“Only the well-off buy new cars so using tax revenues to help them isn’t fair”
By Jonathan Marshall - senior economist at the Resolution Foundation
It's not a justifiable use of public money to incentivise electric car purchase because the people who are buying them generally don't need the financial help to do so. Buying a new car is an activity of people heavily concentrated at the top of the income spectrum, and it's an entirely voluntary thing to do.
There are enough new car sales every year as it stands to replace the car stock every 15 years or so. This is driven by people with money, choosing to spend that money on something they want. Deciding that it's right to divert money from something which could help the poorest in society to help those on middle incomes to buy a new car wouldn't be something to recommend.
Even if we were talking about more affordable electric cars, that’s still tens of thousands of pounds that the vast majority of the country wouldn't think about spending in that way. So subsidies would still be taken up by those on higher incomes, which is not a progressive way to approach a tax and spend policy.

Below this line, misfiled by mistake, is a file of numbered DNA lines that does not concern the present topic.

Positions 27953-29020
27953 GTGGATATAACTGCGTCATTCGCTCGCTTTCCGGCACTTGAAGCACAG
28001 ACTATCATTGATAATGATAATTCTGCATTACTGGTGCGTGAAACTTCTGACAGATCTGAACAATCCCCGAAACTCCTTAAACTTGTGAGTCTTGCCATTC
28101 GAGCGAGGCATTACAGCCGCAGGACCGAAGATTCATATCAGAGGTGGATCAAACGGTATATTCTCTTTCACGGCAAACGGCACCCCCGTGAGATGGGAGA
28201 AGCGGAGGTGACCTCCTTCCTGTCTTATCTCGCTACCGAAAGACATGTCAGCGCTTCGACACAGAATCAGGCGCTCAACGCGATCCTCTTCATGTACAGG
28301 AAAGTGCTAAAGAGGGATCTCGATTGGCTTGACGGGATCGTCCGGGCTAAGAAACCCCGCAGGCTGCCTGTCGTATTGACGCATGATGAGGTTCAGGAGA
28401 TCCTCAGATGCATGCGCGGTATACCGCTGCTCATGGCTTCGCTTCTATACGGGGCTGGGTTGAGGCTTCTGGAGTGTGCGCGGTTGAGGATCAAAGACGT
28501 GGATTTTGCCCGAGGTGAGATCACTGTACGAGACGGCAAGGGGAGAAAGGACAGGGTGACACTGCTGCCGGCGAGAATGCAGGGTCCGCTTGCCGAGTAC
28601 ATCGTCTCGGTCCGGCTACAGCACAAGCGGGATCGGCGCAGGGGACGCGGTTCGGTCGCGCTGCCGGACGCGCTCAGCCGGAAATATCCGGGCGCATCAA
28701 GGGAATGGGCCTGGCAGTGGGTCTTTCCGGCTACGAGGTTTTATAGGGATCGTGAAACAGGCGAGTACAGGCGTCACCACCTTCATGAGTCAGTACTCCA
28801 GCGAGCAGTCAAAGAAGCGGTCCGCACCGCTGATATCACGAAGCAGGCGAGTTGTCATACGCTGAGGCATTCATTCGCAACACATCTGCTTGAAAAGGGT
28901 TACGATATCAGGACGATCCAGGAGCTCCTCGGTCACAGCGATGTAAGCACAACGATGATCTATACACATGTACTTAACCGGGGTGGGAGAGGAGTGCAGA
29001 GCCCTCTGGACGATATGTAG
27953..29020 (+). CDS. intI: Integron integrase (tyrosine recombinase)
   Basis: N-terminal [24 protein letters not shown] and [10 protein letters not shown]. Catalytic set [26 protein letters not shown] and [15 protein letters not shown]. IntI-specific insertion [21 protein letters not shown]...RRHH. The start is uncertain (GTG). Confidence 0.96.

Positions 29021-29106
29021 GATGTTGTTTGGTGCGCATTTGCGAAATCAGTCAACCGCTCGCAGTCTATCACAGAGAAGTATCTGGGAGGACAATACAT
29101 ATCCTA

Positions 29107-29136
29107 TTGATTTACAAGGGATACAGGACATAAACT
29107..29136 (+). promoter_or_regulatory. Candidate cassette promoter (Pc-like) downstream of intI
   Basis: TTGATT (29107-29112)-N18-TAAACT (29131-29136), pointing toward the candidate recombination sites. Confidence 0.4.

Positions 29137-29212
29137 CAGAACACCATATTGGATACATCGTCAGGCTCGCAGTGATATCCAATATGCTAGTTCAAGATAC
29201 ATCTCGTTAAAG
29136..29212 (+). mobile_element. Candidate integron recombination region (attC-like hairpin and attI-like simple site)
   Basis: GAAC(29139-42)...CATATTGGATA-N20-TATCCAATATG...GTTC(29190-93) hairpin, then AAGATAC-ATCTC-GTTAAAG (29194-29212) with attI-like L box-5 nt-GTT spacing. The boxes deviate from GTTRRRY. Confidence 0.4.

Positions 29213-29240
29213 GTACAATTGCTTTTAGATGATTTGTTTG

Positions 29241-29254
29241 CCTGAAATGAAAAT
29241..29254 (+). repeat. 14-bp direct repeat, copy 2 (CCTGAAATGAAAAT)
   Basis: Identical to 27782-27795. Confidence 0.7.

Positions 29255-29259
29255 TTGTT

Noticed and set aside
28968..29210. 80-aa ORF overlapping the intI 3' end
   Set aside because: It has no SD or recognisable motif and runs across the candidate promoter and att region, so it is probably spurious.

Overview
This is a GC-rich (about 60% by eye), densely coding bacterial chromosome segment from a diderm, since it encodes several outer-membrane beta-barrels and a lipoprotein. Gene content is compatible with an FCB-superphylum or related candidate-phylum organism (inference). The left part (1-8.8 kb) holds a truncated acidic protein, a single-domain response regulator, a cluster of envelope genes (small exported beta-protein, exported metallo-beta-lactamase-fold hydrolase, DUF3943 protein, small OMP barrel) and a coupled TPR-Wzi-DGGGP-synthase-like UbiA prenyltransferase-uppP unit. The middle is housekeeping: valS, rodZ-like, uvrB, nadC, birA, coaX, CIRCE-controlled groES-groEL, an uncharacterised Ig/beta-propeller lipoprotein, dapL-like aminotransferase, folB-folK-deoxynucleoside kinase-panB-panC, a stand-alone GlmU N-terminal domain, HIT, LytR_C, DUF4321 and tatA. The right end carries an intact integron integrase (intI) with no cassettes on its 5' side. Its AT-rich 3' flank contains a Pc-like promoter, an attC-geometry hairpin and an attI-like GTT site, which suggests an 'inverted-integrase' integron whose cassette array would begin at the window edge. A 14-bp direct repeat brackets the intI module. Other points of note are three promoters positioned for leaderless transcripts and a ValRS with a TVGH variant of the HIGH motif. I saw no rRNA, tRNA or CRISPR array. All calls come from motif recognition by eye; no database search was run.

If you look at the state of the public finances, it's questionable too. From a wider climate policy point of view, there are obviously other places where money could be spent to cut emissions and help people on low incomes better. Something on improving house insulation, for example, would probably be more targeted.
Every industry is subject to regulation, and it’s there for a reason. If every regulation was accompanied by financial incentives to make achieving that regulation easier, the cost of government would be a lot higher than it already is.
The ZEV mandate says 22 per cent of sales must be zero-emission next year, and that’s roughly in line with sales at the moment. So it’s not a hugely testing target, short term, and there’s no rationale for giving support to car makers to achieve it.
If it’s more expensive to make and sell electric cars, manufacturers could look to increase the prices of non-electric cars to make sure they sell enough electric ones. Or they could take some of the cost by reducing profit margins, either of which would be fine from a fairness point of view, as it takes the cost of the policy away from the taxpayer.”
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